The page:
Monday, November 22, 2010


I inhabit a watery
like the man in the poem,
I am far too far out,
not waving, but drowning.

Drowning creates communication
problems; it’s difficult
for a bystander to know what to say.
She could venture a direct question:
“Why are you drowning?”
which might ellicit an equally
direct reply: “I’m out of my depth
and cannot swim.”
But the grammatical ambiguity
still remains: the present continuous,
“I am drowning” is never resolved into
the perfect tense “I have drowned”.
And an obscure answer might be better:
“With my crossbow, I shot the albatross”
or a metaphysical subtlety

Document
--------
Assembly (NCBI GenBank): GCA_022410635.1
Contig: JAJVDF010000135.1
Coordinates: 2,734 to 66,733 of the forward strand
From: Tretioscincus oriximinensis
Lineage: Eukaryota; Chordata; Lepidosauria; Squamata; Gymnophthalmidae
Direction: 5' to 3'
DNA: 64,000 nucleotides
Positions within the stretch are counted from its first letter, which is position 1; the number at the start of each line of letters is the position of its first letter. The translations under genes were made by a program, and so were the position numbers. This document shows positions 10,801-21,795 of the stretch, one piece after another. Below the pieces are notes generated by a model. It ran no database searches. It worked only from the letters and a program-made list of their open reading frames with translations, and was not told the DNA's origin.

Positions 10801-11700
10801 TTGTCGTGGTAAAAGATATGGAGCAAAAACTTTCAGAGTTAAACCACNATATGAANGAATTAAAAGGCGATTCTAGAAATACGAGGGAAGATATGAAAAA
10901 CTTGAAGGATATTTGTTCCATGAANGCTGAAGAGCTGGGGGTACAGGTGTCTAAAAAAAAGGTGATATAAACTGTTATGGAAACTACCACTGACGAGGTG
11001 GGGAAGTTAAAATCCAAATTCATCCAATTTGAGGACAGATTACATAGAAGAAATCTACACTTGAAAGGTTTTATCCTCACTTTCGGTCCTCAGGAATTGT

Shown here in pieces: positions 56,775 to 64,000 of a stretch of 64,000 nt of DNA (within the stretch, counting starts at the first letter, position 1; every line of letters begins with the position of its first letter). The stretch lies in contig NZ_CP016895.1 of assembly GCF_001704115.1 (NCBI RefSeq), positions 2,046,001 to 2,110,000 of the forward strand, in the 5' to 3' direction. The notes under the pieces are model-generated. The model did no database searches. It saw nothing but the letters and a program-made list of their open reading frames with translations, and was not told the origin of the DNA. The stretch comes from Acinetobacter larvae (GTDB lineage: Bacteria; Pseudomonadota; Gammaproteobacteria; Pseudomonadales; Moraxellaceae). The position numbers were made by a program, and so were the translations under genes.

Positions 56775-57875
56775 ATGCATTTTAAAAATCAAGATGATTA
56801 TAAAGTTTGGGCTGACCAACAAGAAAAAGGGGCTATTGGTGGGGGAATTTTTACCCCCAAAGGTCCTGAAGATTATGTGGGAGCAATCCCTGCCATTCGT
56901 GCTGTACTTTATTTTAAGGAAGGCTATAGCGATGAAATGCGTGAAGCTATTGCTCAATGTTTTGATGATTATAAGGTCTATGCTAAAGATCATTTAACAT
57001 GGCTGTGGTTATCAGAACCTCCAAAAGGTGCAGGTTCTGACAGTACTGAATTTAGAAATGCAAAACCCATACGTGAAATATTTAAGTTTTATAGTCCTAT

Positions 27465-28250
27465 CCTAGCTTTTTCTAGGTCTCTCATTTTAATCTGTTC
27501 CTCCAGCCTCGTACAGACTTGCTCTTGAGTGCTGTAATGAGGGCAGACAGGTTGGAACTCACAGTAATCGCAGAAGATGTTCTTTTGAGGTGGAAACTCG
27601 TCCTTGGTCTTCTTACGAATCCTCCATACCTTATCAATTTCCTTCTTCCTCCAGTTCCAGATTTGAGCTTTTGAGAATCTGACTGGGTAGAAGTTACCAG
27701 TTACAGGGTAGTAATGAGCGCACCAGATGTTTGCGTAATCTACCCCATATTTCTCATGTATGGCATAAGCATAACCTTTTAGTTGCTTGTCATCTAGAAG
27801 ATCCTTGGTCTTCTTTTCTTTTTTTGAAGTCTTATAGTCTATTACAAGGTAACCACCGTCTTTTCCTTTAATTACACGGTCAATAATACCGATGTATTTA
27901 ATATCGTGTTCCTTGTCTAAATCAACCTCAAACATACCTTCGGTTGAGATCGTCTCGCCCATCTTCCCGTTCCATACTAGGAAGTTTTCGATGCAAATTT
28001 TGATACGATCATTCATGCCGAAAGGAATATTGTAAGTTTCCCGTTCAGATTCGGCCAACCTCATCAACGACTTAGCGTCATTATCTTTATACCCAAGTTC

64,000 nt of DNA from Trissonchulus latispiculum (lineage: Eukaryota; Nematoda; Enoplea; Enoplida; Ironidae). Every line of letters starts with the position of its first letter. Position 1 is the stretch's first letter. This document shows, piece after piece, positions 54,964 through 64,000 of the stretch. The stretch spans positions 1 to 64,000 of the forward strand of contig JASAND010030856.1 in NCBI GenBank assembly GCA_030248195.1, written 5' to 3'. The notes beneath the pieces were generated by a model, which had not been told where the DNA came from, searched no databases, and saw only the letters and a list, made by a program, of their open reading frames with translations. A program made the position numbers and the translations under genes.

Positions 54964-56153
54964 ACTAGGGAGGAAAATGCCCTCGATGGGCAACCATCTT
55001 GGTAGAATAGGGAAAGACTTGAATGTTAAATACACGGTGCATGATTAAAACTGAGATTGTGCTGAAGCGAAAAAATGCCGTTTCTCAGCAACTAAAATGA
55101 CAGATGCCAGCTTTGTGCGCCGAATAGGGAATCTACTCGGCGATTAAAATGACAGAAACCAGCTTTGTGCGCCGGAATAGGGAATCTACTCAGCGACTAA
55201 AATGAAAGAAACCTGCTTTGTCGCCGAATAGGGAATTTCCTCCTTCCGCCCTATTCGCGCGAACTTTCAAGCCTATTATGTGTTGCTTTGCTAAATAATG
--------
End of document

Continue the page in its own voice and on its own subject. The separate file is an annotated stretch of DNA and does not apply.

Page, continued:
“I am not drowning, life is drowning me”

Well, if you’re going to bring fate into it!
Fate never follows human timelines
No need to launch the lifeboat;
there’ll be no drowning today, tomorrow, not until the end of time.

Better just wave back and call out;
“have a happy day”.
If challenged later
to justify the crassness
of this remark
insist you’re not wanting to deprive me
of a moment or two’s happiness
before the final gulp.


  1. Oh yes: have a happy day, Diana! They are all so precious.

  2. it does feel like drowning some days...or a strange imprisonment being in a body that does not do what the mind asks it to...and of course we are all dying/transforming the moment we are born...everyone sick or healthy...this is the nature of being an embodied soul...but it is so much more magnified when one lives with ongoing illness. I'm so grateful to be able to stop by and read your poetry and are an inspiration.